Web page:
Good Catholics use condoms – lobby

May 8, 2013 4:43 pm
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The American based Catholics for Choice (CFC), maintained that the message in the advert was necessary as it would ensure that individuals were protected from contracting the deadly HIV/AIDS virus/FILE
The American based Catholics for Choice (CFC), maintained that the message in the advert was necessary as it would ensure that individuals were protected from contracting the deadly HIV/AIDS virus/FILE
NAIROBI, Kenya, May 8 – Sponsors of a new condom advert that has the Kenyan Catholic Church up in arms have refused to pull it down.

The American based Catholics for Choice (CFC), maintained that the message in the advert was necessary as it would ensure that individuals were protected from contracting the deadly HIV/AIDS virus.

An article reacting to the demands by the Kenya Episcopal Conference posted on the CFC website instead accused Kenyan bishops of ‘attacking Catholics’.

“It is sad that the Kenya Episcopal Conference chose to attack Catholics rather than addressing the critical issue raised by the Condoms4Life campaign,” said CFC President Jon O’Brien.

The Catholic Church in Kenya had on Tuesday put up a spirited fight against the new ad saying it was offensive and must be pulled down by at least 7pm on the same day.

Led by Nairobi Archbishop John Njue, they said they would not take the matter lightly and reminding the sponsors that the Church had not changed its firm stand against contraceptives.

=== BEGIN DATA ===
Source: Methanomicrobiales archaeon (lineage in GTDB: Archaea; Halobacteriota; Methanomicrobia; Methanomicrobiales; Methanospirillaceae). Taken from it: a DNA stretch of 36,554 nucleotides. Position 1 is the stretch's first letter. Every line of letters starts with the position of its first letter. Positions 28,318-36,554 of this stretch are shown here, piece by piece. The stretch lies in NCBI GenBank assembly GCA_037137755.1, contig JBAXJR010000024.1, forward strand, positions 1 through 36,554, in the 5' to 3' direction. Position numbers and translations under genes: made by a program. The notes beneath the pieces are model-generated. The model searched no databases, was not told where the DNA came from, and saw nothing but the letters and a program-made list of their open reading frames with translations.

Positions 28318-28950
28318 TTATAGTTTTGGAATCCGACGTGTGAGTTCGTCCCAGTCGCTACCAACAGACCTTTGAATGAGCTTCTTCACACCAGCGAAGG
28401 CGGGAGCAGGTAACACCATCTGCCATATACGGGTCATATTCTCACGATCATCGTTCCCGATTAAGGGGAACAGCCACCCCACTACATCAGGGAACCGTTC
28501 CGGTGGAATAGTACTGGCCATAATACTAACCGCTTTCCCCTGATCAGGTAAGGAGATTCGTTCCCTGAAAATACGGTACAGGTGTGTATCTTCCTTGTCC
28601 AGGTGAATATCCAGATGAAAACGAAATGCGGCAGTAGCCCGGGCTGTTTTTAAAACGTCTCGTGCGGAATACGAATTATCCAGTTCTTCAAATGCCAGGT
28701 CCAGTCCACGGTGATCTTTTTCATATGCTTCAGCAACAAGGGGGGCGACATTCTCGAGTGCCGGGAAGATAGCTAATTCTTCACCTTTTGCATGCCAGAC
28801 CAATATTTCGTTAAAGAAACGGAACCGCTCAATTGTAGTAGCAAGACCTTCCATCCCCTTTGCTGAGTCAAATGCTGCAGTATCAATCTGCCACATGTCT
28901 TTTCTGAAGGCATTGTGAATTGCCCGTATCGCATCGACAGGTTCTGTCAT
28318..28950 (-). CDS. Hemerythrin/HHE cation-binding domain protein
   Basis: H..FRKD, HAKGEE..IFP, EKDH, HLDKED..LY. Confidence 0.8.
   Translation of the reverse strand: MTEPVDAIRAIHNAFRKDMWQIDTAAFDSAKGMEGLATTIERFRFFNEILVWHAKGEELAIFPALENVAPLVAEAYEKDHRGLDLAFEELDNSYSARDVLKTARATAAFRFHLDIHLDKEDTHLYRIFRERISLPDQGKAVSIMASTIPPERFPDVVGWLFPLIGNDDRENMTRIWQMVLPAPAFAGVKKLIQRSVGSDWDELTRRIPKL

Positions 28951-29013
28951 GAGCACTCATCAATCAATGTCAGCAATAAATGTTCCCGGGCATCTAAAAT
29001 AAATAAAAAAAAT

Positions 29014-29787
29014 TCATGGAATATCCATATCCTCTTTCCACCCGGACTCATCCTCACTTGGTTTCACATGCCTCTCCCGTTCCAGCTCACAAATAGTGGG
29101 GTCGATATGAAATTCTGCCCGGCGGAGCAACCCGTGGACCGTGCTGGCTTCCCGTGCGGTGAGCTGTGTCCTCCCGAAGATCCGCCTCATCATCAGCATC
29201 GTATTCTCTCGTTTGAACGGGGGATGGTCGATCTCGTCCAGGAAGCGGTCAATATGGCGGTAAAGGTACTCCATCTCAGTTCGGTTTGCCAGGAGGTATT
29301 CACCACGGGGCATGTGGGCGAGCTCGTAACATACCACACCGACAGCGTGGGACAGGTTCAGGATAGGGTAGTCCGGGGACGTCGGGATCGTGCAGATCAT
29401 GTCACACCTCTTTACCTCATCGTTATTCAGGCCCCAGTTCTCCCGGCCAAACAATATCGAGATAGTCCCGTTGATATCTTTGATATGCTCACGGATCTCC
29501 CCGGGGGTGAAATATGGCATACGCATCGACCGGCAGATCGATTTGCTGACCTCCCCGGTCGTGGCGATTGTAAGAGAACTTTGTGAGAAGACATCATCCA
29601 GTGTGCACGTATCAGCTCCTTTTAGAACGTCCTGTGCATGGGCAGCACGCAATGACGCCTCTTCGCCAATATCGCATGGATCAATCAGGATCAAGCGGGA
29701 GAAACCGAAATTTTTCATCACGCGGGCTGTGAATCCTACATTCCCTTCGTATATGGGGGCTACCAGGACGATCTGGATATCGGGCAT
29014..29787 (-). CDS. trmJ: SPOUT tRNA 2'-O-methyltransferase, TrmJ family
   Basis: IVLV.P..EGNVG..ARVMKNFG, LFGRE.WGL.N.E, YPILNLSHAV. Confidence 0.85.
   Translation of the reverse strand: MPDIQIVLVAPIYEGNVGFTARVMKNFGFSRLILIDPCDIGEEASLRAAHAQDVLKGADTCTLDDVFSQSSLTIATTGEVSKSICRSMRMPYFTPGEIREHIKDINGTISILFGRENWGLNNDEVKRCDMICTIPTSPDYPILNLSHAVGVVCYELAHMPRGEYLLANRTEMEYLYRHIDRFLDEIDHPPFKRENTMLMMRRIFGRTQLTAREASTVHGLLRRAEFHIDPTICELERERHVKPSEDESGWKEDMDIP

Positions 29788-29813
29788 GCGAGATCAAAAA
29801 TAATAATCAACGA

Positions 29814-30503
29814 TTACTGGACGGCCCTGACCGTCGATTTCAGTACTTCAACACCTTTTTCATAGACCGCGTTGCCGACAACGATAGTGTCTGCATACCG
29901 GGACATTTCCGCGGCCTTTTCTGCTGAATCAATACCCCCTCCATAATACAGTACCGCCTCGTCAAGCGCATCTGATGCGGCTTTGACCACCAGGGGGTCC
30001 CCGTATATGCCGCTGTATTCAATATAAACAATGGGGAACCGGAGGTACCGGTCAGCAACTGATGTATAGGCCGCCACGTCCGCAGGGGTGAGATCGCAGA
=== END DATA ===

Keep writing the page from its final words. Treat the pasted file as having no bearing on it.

“Who are they (Catholics for Choice)? ” he asked dismissively.

“The only thing we are saying is that this is a seed that is being planted for very wrong reasons,” he argued.

Kisumu Archbishop Zacchaeus Okoth maintained that it was only abstinence and faithfulness that could stop the spread of HIV/AIDS.

“Condoms came in to control births even before HIV/AIDS came on and we already rejected that. Condoms are not the answer for that. We are pro life. Even if you get 10 children give us two to become priests,” he quipped.

O’Brien added that religious leaders should not coerce individuals into accepting and abiding by certain principles.

He argued that many Catholics endorsed the use of condoms further arguing that the Pope supported their use.

“Catholics, from the Pope in Rome to bishops and faithful laity everywhere, agree that condoms can, and even sometimes must, be used. But the Kenyan bishops reject all this wisdom, and instead order Kenyan Catholics to put their lives at risk,” he said.

He further urged Kenyan Catholic leaders not to be so rigid and to instead listen to their flock.

The group argues that its reproductive ethics are based on justice and reflect a commitment to women’s well being and their capacity to make moral decisions about their lives.

“We have a right and indeed a duty to speak up about matters that affect our lives. In the Condoms4Life campaign, we have. Our message is: Good Catholics use condoms,” he stressed.

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